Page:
2018 Chevrolet Tahoe vs. 2018 Toyota Sequoia
For small and midsize SUVs, automakers have switched to a more car-like body frame in order to improve the vehicle’s fuel efficiency, driving experience, and ride quality. However, when it comes to full-size SUVs, having a truck-like unibody construction is still king. The Chevrolet Tahoe and Toyota Sequoia are two such SUVs that still have the traditional appeal of a burly SUV.
Let us have a look at how these two powerhouses stand against each other.
The Tahoe’s USP is its massive towing capacity – 8,600 pounds that can be used to pull large items like campers and boats. This stout towing ability is married to an equally powerful V8 engine, which comes as standard and generates 355 hp of power. If this isn’t enough, there’s an option of a 420 hp V8 as well. As rugged as the Tahoe may be on the outside, it has a well-appointed cabin where passengers can easily get in and out of. The interior space is huge with plush materials used. The driving experience is also smooth with super cool air conditioning and a sleek ride quality.
The Toyota Sequoia is also a heavy-duty three-row SUV capable of seating up to eight passengers. While its towing capacity may not be as stout as the Tahoe, it does have decent off-roading ability thanks to its air suspension system.
Chevy’s Tahoe is a handsome behemoth with crisp lines that go well with the chrome. The optional blackout trim has a similarly muscular appearance. It may not be the longest or tallest SUV in its segment but boy is it huge and spacious! Starring in many music videos, the Tahoe is as snazzy from the outside as it is powerful from the inside. The Tahoe is available in three trim levels – LS, LT, and Premier – all with a 5.3L V8.
As for the Sequoia, Toyota has left it unchanged for nearly a decade. This leaves the large SUV with an urgent need of redesign as can be seen in its outdated exteriors, interiors, and fuel economy. The Sequoia comes in four trims, all with a 5.7L V8.
The Tahoe allows excellent access to its first two rows while the last row access is also good. Getting in and out is easy. Chevy has used the MyLink infotainment system for the Tahoe, which has a handy configurable screen with straightforward controls. In addition, the audio and climate control knobs are huge, making reaching out to them simple.
The Premier trim also has a heads-up display that lets the driver know the speed and other details within the line of sight. The Sequoia trims do not have the same option.
Another cool feature of the Tahoe is its rain sensitive wipers that adjust speed automatically based on the amount of rainfall on the windshield. This allows the driver to focus on driving without having to worry about the speed of the wipers. Toyota has not used any such feature for the Sequoia though. For cold regions, the Tahoe has a heated steering wheel that provides much-needed warmth and comfort to the driver – again something that is unavailable in the Sequoia.
Getting in and out of the Sequoia’s first two rows is a challenge but huge handles and running boards help. Getting in the third row is okay by sliding and tilting the second-row seats but getting out requires some amount of flexibility, especially for tall passengers. Toyota has used a wide windshield to aid the driver’s visibility, however, a wide A-pillar dampen the effect. A rearview camera is a must for reversing the Sequoia. As mentioned earlier, Toyota’s indifference to the Sequoia’s design for a decade is obvious in its interior.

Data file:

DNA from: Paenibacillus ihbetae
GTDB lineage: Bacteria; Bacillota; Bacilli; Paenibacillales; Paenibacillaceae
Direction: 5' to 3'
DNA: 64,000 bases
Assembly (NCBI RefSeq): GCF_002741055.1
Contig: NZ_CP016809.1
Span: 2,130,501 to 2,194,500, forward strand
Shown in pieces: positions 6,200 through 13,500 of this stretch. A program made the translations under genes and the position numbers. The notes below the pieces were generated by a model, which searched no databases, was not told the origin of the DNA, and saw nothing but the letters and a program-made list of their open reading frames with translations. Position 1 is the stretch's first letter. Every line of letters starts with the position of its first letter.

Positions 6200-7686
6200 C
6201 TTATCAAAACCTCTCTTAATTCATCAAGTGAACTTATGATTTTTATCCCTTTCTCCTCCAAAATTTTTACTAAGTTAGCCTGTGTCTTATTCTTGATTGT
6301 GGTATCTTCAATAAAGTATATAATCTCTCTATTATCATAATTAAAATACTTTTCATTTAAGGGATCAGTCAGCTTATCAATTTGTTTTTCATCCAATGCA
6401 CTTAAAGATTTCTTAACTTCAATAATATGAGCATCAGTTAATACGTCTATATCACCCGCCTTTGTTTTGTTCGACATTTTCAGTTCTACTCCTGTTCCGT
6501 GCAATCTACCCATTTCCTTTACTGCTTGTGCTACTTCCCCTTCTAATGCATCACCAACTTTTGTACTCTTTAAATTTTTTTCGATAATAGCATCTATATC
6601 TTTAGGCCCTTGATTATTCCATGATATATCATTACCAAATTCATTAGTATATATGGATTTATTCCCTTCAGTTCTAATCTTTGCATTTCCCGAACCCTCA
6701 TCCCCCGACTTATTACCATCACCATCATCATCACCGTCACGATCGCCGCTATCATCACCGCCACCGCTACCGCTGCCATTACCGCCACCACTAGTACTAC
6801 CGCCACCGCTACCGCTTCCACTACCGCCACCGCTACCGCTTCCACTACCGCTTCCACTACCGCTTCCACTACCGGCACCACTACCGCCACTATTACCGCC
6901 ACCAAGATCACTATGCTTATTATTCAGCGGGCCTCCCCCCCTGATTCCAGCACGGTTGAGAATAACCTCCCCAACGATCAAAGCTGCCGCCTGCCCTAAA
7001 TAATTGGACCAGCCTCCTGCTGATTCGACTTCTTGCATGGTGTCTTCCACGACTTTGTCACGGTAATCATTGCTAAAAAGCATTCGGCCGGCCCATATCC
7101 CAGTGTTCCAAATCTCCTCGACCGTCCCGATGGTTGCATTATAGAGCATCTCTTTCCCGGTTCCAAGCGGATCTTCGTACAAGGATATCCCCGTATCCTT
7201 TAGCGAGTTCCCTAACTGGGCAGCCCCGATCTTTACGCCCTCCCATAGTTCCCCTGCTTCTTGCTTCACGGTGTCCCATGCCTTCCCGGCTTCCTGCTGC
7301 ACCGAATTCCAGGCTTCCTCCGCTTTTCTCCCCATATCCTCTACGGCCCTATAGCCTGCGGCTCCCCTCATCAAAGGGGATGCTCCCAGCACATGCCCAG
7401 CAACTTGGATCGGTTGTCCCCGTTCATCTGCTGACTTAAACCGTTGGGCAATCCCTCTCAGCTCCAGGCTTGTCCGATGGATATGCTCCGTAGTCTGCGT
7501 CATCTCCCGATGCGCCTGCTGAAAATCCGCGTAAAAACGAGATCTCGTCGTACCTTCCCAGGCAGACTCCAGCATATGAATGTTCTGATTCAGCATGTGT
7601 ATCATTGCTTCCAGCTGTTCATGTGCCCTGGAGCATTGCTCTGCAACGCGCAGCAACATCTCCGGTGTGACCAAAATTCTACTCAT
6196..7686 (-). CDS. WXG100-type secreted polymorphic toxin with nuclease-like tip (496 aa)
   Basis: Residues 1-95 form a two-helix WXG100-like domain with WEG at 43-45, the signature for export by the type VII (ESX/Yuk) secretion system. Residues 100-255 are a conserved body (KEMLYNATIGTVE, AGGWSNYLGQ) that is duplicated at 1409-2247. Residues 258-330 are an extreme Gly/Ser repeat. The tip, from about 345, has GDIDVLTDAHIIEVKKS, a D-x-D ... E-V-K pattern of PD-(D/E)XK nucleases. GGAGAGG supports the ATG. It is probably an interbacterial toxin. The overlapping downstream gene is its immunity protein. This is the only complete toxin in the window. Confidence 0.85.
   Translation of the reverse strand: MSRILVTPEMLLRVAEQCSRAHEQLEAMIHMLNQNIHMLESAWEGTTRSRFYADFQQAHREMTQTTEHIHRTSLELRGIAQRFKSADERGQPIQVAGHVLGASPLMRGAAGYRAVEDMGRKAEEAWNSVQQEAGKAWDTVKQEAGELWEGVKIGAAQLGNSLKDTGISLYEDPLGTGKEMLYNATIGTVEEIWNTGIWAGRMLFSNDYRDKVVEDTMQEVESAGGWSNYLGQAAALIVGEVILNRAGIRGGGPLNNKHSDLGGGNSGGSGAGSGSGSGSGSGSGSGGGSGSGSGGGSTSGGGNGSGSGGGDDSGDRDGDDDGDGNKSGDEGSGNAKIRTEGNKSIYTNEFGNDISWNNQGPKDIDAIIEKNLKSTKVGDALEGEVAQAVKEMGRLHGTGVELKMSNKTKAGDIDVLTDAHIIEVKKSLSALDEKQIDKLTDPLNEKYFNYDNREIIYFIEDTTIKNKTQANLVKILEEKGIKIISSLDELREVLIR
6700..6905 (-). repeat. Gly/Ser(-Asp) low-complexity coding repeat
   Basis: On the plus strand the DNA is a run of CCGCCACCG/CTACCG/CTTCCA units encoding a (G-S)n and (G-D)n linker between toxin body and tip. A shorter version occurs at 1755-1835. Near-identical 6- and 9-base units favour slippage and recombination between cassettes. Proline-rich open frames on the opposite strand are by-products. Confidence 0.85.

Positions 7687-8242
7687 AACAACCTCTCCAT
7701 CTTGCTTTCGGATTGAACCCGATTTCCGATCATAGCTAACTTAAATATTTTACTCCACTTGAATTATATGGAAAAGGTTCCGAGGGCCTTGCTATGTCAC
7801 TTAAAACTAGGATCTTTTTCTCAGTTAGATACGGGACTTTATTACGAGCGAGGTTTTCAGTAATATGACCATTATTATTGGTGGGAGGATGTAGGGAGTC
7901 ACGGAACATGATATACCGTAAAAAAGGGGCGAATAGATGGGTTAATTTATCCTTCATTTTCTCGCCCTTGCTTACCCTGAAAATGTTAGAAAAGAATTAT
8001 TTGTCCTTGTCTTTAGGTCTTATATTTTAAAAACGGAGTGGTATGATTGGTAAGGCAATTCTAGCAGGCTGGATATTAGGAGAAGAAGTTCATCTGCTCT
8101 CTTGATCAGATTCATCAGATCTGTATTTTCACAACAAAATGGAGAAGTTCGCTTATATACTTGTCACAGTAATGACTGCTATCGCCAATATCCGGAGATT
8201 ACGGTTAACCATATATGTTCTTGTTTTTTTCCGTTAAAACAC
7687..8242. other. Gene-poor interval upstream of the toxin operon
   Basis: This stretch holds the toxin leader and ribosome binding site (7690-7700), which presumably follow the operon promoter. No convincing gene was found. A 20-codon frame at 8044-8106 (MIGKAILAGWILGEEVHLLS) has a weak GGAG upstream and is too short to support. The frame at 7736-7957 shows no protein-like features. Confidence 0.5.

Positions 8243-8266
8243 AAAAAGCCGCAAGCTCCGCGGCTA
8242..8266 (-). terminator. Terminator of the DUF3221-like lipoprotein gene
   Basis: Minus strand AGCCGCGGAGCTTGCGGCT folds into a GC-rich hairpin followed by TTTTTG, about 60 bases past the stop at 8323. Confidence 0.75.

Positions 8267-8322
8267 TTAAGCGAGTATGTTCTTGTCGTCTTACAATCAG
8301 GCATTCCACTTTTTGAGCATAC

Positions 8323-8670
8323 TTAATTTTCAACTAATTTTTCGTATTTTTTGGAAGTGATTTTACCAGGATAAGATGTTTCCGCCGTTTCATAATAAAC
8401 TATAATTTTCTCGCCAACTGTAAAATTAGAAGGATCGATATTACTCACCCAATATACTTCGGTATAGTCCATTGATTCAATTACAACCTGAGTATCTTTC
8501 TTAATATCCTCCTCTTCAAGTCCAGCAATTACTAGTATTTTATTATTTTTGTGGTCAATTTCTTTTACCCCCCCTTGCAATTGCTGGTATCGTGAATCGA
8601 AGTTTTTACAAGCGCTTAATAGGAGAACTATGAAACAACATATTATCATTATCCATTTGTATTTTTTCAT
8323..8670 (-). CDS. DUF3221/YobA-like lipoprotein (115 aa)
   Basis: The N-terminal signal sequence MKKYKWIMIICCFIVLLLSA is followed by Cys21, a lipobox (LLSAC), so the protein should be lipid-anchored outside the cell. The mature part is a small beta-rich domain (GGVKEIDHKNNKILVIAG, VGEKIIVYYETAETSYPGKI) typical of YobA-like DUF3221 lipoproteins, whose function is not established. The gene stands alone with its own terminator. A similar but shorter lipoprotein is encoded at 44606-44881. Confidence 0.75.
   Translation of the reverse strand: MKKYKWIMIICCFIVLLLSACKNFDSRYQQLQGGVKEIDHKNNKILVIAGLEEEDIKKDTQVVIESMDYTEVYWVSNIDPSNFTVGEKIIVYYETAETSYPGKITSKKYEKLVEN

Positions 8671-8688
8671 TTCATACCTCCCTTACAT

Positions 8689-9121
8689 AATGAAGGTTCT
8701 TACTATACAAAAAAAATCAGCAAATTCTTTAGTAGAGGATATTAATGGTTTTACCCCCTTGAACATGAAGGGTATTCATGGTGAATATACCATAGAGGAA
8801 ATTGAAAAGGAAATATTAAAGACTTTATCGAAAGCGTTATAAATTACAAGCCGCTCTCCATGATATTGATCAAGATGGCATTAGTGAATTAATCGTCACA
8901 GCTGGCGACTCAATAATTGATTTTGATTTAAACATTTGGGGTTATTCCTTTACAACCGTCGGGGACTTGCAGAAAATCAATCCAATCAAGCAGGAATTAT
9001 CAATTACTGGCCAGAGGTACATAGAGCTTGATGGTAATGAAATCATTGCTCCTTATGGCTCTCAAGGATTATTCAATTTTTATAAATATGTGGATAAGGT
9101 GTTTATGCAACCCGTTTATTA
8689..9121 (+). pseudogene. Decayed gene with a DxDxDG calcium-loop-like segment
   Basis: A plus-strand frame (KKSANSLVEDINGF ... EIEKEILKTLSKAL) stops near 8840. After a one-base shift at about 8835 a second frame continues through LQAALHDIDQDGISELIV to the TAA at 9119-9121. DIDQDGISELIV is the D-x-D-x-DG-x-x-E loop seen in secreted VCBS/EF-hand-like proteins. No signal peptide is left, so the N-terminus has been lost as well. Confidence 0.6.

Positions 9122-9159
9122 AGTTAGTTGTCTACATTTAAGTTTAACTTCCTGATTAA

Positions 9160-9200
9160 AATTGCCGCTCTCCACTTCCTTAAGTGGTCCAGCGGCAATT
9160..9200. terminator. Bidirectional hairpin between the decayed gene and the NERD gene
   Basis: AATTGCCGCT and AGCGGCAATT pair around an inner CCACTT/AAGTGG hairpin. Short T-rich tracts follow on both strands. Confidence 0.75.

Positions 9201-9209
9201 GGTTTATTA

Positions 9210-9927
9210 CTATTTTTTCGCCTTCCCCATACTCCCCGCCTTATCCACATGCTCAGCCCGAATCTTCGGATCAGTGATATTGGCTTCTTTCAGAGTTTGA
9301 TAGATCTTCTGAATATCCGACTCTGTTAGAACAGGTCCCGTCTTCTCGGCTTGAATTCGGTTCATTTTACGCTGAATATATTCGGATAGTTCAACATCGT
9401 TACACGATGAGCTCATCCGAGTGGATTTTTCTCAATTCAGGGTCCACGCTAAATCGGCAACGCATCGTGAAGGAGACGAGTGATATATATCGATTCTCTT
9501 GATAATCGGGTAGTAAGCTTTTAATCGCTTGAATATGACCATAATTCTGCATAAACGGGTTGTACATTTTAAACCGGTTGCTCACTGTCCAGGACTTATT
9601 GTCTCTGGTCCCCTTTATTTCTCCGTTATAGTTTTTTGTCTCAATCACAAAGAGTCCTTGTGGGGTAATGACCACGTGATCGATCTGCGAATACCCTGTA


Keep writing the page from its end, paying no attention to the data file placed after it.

Engine & Performance
The Tahoe is powered by a 5.3L V8 generating 355 hp of power. Also available now is the new 6.2L V8 with 420 hp that was initially reserved only for GM pickups. This is packaged with a 10-speed automatic transmission included in the Rally Sport Truck (RST) available only on the top end Premier models. While the standard engine mated to a six-speed automatic generates seamless shifting and plenty of power, it is the 420 hp V8 that is the star of the show!
Considering the size of the Tahoe, Chevy has purposely left the gas pedal soft for long travel. In addition, the slow pedal helps a driver maneuver in off-road conditions. The brakes are nevertheless effective, halting the SUV running at 60 mph within 123 ft. This is impressive for something as heavy as the Tahoe.
The Sequoia’s 5.7L V8 engine, on the other hand, feels strained even in slow traffic. The gas pedal is soft here as well but when it comes to emergency brakes, it tightens up. The ABS is noisy while the braking distance is below average for an SUV.
Both the Chevrolet Tahoe and Toyota Sequoia are monstrous SUVs with immense power. However, the Sequoia somewhat lags behind when it comes to freshness of design, towing capacity, use of technology, engine performance, and driving capabilities.
The Tahoe is bold, powerful, and has the advanced technology owners expect. Winner of the Kelley Blue Book 5-Year Cost to Own Award, and with the best-in-class highway fuel economy for a V8, the Tahoe stands head and shoulders above the competition. It’s refined, and the interior is well-equipped with technology that’s both advanced and instantly easy to use. Unlike other options in the sector, the Tahoe makes an impression, and Tahoe drivers in Oklahoma enjoy the quiet ride and understated style.
This makes the 2018 Chevrolet Tahoe for sale in Purcell, Oklahoma the go-to choice for buyers looking at a full-size SUV. Ask us about the 2018 special editions of the Tahoe such as the RST Edition, the Tahoe Custom Edition, or the Tahoe Custom Midnight Edition, or come in to see the Tahoe for yourself.